Facial Expressions: The Universal Language

When we think of muscles, we generally think of the big ones in our arms and legs — under our voluntary control — which are attached at both ends to our skeleton and allow body movement. But the skin on our face has over 40 voluntary muscles that, among other things, allow us to move our skin around to create an amazing variety of facial expressions. These facial muscles originate in the skull bones but attach to the skin of the scalp, ears, neck and face. All facial muscles are controlled by the facial nerves that emerge from the skull behind our ears and split into five branches on each side of our head.

Are They Necessary?

Facial muscles wrinkle our nose, furrow our brow, wiggle our ears, make us grimace, and even put a dimple in our chin. We might well wonder whether these muscles are really necessary. Some are indeed very important to our life, while others might fall into the category of nice but not necessary.

Some facial muscles may fail to function or even develop in some people, while others are universal, such as those around the eyes and mouth, across the forehead, and along the cheeks. While we could manage to live "stone faced" without most facial muscles, two places are vital. The circular muscles around the eyes are essential for closing our eyes (preventing possible blindness), and the circular muscle around the lips is important for suckling, eating, drinking, pronouncing words — and of course, smooching.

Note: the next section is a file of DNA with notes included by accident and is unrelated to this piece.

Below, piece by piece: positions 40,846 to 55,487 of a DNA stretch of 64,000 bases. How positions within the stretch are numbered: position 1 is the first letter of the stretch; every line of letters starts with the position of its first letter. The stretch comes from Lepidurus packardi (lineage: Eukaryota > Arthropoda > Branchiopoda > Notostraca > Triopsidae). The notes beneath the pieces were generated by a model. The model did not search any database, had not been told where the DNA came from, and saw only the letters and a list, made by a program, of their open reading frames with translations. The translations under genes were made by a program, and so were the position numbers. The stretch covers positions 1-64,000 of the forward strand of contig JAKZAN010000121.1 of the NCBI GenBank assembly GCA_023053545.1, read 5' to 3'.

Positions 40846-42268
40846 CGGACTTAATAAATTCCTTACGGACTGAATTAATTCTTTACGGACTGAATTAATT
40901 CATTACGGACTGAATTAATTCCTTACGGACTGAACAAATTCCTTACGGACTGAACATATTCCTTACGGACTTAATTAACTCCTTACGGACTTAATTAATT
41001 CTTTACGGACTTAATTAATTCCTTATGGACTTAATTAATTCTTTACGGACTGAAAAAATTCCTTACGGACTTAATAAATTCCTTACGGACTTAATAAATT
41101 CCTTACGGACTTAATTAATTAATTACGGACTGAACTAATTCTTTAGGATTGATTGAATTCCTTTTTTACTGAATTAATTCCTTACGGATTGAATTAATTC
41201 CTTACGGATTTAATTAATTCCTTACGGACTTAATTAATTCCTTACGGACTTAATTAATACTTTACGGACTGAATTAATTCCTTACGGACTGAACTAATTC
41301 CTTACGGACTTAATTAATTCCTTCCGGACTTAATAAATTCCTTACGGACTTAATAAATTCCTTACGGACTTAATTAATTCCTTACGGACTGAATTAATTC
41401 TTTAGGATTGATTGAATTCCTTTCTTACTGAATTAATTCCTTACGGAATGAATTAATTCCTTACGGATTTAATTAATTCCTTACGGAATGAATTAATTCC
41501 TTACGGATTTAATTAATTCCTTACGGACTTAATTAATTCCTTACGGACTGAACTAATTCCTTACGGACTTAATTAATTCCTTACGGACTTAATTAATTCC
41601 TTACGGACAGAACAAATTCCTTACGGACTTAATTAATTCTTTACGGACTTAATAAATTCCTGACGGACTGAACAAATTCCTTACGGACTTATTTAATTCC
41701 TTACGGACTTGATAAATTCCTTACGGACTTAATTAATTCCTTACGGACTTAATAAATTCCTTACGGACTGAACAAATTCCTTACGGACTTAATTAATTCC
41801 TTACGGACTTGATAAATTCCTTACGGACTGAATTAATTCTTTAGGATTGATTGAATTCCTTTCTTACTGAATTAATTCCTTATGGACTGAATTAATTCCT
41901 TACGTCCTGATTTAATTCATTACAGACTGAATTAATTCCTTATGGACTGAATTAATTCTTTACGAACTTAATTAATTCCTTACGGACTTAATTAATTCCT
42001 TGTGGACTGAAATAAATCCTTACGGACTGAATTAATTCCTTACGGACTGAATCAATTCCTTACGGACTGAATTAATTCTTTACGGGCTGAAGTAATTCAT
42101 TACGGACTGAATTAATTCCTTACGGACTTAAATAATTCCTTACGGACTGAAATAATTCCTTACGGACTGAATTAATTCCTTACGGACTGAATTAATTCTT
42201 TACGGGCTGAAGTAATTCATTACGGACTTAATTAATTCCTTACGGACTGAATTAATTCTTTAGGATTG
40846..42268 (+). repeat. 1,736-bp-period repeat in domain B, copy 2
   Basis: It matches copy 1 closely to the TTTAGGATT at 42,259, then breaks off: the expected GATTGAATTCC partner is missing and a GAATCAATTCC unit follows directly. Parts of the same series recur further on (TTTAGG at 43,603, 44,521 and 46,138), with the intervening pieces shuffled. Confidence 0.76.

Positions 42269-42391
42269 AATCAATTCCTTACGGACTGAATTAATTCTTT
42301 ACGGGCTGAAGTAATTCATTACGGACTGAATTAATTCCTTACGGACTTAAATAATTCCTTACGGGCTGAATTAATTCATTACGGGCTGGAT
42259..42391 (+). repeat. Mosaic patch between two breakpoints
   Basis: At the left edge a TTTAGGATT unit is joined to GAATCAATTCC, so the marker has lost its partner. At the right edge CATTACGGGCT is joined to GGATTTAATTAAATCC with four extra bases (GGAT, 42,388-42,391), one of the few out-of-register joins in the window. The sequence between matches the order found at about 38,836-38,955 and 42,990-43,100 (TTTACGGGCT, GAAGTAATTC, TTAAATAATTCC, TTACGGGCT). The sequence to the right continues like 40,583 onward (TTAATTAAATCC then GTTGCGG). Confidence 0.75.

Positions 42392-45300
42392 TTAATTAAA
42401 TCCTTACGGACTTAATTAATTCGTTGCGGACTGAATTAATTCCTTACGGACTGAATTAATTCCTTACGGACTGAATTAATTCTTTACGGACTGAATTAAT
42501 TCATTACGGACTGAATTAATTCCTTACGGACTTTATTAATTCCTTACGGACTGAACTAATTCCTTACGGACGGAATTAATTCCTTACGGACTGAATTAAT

Designed to Smile

God specially designed human faces with over 40 voluntary muscles that create a wide range of facial expressions. No animals, including apes and monkeys, can communicate such a wide range and nuance of emotion. By moving different muscles, we can show about 20 expressions, from smiles to anger and surprise.

Smiles are one of our most common expressions. We need at least four sets of muscles to elevate the corners of our mouth and make other subtle changes.

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